An optimistic forecast: “My guess is [Iran] eases off, Pakistan refrains from another strike, and both sides jaw a bit more, but decide to let things be even-steven,” said U.S. Naval Academy historian W. W. S. Hsieh. “Remember [back in November 2015] when the Turks shot down a Russian Su-24? Usually cooler heads prevail after everyone’s made their point,” he added. Coverage continues below the fold…
Welcome to this Thursday edition of The D Brief, brought to you by Ben Watson with Bradley Peniston. Share your newsletter tips, reading recommendations, or feedback for the year ahead here. And if you’re not already subscribed, you can do that here. On this day in 1917, Nicholas Oresko was born in Bayonne, New Jersey. Oresko would later receive the Medal of Honor for his actions in Germany on January 23, 1945, when he single-handedly destroyed two German bunkers while wounded from machine gun fire.
“In the past week alone, the Middle East has seen an insane scale of cross-border conflict,” Charles Lister of the Washington-based Middle East Institute wrote on social media, and highlighted:
A second opinion: “These days,” said scholar Randa Slim, “the Middle East is too crazy, too unpredictable, too dangerous even for someone like me who lived during a bloody civil war and an Israeli invasion of Beirut.”
Has the U.S. “overlearned” lessons from the recent past in the Middle East? Perhaps, argued Steven Cook of the Council on Foreign Relations. He advocated in late December for U.S. strikes against Houthi capabilities, writing in Foreign Policy (emphasis added), “Critics will no doubt argue that this prescription risks ensnaring the United States in yet another open-ended conflict in the Middle East. Fair point, though the search for a risk-free policy is as close to a unicorn as one can get in foreign policy. Besides, disrupting or destroying the Houthis’ ability to disrupt shipping is hardly akin to the overambitious policies of the past aimed at regime change and remaking of societies. Rather, it’s a move to protect a vital national interest.” Read on, here.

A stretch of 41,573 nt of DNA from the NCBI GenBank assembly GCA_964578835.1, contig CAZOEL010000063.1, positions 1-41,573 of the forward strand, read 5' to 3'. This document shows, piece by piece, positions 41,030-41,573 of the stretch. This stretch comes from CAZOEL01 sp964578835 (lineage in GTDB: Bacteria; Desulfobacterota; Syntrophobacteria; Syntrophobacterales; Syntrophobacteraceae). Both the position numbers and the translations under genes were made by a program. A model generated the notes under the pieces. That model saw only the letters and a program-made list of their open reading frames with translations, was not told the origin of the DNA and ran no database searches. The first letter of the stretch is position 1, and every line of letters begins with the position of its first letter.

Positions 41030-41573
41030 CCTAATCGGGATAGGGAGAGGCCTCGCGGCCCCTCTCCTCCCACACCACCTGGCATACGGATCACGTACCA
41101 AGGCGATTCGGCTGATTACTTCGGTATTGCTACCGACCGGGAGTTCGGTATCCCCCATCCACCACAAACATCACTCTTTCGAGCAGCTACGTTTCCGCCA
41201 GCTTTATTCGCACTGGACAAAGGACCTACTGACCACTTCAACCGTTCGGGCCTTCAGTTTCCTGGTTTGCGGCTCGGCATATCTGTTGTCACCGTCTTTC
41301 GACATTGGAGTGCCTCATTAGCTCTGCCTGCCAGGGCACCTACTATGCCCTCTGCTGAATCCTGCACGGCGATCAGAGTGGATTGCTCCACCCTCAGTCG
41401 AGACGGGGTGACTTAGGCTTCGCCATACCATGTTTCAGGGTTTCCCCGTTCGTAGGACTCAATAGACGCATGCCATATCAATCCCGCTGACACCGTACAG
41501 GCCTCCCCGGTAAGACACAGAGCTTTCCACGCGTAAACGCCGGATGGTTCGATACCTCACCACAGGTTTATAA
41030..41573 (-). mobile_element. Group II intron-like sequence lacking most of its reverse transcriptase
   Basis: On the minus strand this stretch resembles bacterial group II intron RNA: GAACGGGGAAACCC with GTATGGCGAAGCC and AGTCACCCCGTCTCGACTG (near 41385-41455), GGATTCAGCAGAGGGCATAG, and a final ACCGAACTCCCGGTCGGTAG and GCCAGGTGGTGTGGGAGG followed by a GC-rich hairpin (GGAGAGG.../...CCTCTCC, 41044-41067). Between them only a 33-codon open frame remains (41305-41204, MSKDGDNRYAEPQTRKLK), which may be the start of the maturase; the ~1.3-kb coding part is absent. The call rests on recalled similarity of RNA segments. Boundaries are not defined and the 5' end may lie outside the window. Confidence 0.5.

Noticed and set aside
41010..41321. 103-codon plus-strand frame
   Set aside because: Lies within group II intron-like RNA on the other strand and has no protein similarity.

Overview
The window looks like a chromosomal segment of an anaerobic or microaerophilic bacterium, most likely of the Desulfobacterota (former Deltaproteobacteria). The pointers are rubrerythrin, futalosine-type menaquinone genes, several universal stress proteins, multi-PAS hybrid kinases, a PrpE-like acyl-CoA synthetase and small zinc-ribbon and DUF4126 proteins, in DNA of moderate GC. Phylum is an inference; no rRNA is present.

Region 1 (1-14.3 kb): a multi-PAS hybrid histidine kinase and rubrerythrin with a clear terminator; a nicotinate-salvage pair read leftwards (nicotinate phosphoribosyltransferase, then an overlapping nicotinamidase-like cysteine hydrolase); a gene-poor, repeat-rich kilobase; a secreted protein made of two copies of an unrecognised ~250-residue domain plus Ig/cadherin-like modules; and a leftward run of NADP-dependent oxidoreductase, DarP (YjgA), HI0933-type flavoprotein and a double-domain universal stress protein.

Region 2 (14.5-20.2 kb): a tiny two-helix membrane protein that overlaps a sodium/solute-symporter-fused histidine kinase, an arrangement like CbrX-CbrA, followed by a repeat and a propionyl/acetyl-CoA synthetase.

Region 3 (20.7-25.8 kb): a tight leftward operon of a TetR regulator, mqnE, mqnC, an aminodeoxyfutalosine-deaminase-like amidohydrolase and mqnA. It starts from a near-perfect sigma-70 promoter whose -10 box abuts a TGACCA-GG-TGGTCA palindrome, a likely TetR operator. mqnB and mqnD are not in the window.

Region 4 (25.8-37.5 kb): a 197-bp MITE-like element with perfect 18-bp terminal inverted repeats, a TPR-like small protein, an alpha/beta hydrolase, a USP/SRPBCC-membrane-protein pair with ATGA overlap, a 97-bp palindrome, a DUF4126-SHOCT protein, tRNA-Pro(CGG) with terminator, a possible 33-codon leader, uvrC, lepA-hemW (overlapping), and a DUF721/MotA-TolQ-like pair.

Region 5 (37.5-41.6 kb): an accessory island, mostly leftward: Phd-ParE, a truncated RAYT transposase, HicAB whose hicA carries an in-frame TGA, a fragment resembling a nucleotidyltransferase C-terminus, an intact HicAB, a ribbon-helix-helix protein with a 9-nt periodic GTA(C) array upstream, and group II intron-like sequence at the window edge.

New: The U.S. military struck suspected Houthi missile sites again overnight, targeting “14 Iran-backed Houthi missiles that were loaded to be fired in Houthi controlled areas in Yemen,” according to defense officials at Central Command. That operation is the fourth of its kind since Friday—though the last three have been considerably smaller in scope than the initial barrage with the Brits late last week.
Another preemptive self-defense strike: “These missiles on launch rails presented an imminent threat to merchant vessels and U.S. Navy ships in the region and could have been fired at any time, prompting U.S. forces to exercise their inherent right and obligation to defend themselves,” CENTCOM said, echoing a similar justification for different preemptive strikes inside Yemen on Tuesday.
Also new: The Houthis attacked another commercial ship late Wednesday, striking the U.S.-owned bulk carrier Genco Picardy with a kamikaze drone as the ship transited the Gulf of Aden. “There were no injuries and some damage reported,” but the ship was deemed “seaworthy” and continued on its way, according to CENTCOM. (You can see a few post-strike images here.)
However, the Indian navy says it rescued the 22-person crew of the Picardy, which included nine Indian nationals, according to Reuters. Read more about the effects of routing vessels away from the Red Sea and around southern Africa, which is “boosting demand for bunker fuel used by ships at far-flung ports,” here.
B-21 flight testing confirmed underway. The B-21 Raider bomber took its second officially confirmed flight on Wednesday from Edwards Air Force Base, California. D1’s Audrey Decker has a bit more, here.
Some secret military programs are getting a little less secret. It’s a rare thing for the Pentagon to allow some of its most secret programs to be classified at a lower level, but that’s what’s going to happen in the wake of a memo from DepSecDef Kathleen Hicks.
The classified memo, which was signed at the end of 2023, “completely rewrites” internal guidance that was decades old, John Plumb, the Pentagon’s top space policy official, told reporters Wednesday.
The new guidance covers all levels of secrecy, including unclassified, and acknowledges “vast changes in publicly available information on space and space programs since the last classification guidance,” a DOD spokesperson told Defense One via email. Lauren William has more, here.